He was amazed, and stood awhile telling upon his fingers, but said nothing: at last he began thus; Hold, let's see, says
MY BROTHER (HUSBAND) DIES.
281 he, telling upon his fingers still; and first on his thumb, there's 2467. in money at first, then two gold watches, diamond rings; and plate, says he, upon the forefinger: then upon the next finger, Here's a plantation on York River, a 100%. a year, then 150l. in money, then a sloop load of horses, cows, hogs, and stores; and so on to the thumb again; And now, says he, a cargo cost 250l. in England, and worth here twice the money. Well, says I, what do you make of all that? Make of it, says he, why who says I was deceived when I married a wife in Lancashire? I think I have married a fortune, and a very good fortune too, says he.
In a word, we were now in very considerable circumstances, and every year increasing; for our new plantation grew upon our hands insensibly, and in eight years which we lived upon it, we brought it to such a pitch that the produce was at least 3007. sterling a year: I mean, worth so much in England.
After I had been a year at home again, I went over the bay to see my son, and to receive another year's income of my plantation; and I was surprised to hear, just at my landing there, that my old husband was dead, and had not been buried, above a fortnight. This, I confess, was not disagreeable news, because, now I could appear as I was, in a married condition: so I told my son before I came from him, that I believed I should marry a gentleman who had a plantation near mine; and though I was legally free to marry, as to any obligation that was on me before, yet that I was shy of it lest the plot should some time or other be revived, and it might make a husband uneasy. My son, the same kind, dutiful, and obliging creature as ever, treated me now at his own house, paid me my hundred pounds, and sent me home
again loaded with presents.
Some time after this, I let my son know I was married, and invited him over to see us, and my husband wrote a very obliging letter to him also, inviting him to come and see him; and he came accordingly some months after, and happened to be there just when my cargo from England came in, which I let him believe belonged all to my husband's estate, and not to me.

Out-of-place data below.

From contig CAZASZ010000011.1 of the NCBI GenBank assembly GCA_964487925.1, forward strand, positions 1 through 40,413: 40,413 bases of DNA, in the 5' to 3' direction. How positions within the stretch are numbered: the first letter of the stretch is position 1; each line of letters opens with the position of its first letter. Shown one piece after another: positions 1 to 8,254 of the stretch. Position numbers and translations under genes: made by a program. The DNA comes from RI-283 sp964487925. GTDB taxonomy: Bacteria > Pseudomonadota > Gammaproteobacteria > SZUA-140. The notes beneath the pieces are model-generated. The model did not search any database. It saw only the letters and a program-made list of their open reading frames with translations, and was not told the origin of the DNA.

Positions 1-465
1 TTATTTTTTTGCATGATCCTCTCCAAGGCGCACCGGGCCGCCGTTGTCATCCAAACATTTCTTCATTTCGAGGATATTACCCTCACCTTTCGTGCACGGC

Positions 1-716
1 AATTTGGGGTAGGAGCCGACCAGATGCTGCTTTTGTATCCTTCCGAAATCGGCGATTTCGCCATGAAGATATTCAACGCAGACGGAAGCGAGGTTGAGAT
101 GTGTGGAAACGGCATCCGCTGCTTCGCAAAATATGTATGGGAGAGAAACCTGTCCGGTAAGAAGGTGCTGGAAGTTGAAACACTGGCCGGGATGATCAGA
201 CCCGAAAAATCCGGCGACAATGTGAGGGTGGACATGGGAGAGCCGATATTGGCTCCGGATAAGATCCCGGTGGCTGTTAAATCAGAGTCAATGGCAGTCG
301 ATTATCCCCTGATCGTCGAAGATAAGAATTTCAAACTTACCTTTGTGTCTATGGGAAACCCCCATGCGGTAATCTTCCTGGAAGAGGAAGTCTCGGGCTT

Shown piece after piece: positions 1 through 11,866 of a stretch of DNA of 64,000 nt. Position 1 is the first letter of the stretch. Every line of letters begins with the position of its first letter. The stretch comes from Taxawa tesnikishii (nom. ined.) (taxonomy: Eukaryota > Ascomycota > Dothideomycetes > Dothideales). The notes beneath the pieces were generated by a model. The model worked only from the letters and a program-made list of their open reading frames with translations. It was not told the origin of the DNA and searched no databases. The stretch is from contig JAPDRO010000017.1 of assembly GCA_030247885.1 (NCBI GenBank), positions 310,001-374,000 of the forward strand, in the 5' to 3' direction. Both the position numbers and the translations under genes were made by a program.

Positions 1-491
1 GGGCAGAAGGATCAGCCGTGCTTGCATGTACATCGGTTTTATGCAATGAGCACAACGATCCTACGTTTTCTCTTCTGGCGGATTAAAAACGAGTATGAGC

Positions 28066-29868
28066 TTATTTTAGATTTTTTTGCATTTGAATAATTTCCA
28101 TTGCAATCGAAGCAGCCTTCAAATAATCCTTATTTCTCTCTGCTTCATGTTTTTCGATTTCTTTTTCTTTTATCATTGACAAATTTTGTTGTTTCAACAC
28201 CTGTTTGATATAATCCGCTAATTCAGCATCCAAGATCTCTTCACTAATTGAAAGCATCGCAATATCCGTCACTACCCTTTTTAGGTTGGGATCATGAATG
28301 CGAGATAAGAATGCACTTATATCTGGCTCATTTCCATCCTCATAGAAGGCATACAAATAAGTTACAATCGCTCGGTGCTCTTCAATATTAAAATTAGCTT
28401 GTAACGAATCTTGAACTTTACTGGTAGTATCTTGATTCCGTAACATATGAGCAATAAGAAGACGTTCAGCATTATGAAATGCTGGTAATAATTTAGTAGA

It must be observed that when the old wretch, my brother (husband) was dead, I then freely gave my husband an account of all that affair, and of this cousin, as I called him
before, being my own son by that mistaken match. He was perfectly easy in the account, and told me he should have been easy if the old man, as we called him, had been alive. For, said he, it was no fault of yours, nor of his; it was a mistake impossible to be prevented. He only reproached him with desiring me to conceal it, and to live with him as a wife, after I knew that he was my brother; that, he said, was a vile part. Thus all these little difficulties were made easy, and we lived together with the greatest kindness and comfort imaginable; we are now grown old, I am come back to England, being almost seventy years of age, my husband sixtyeight, having performed much more than the limited terms of my transportation; and now, notwithstanding all the fatigues, and all the miseries we have both gone through, we are both in good heart and health. My husband remained there some time after me to settle our affairs, and at first I had intended to go back to him, but at his desire I altered that resolution, and he is come over to England also, where we resolve to spend the remainder of our years in sincere penitence for the wicked lives we have lived.
WRITTEN IN THE YEAR 1683.
ANCIENT AS MODERN:
IN TWO PARTS.
Containing a State of the Devil's Circumstances, and the various Turns of his Affairs, from his Expulsion out of Heaven, to the Creation of Man; with Remarks on the several Mistakes concerning the Reason and Manner of his Fall.
Also his Proceedings with Mankind ever since Adam, to the first planting of the Christian Religion in the world.
Containing his more private Conduct, down to the present times: His Government, his Appearances, his Manner of Working, and the Tools he works with.
Bad as he is, the Devil may be abus'd,
Shift off those Crimes on Him which are their Own.
Printed for T. WARNER, at the Black Boy, in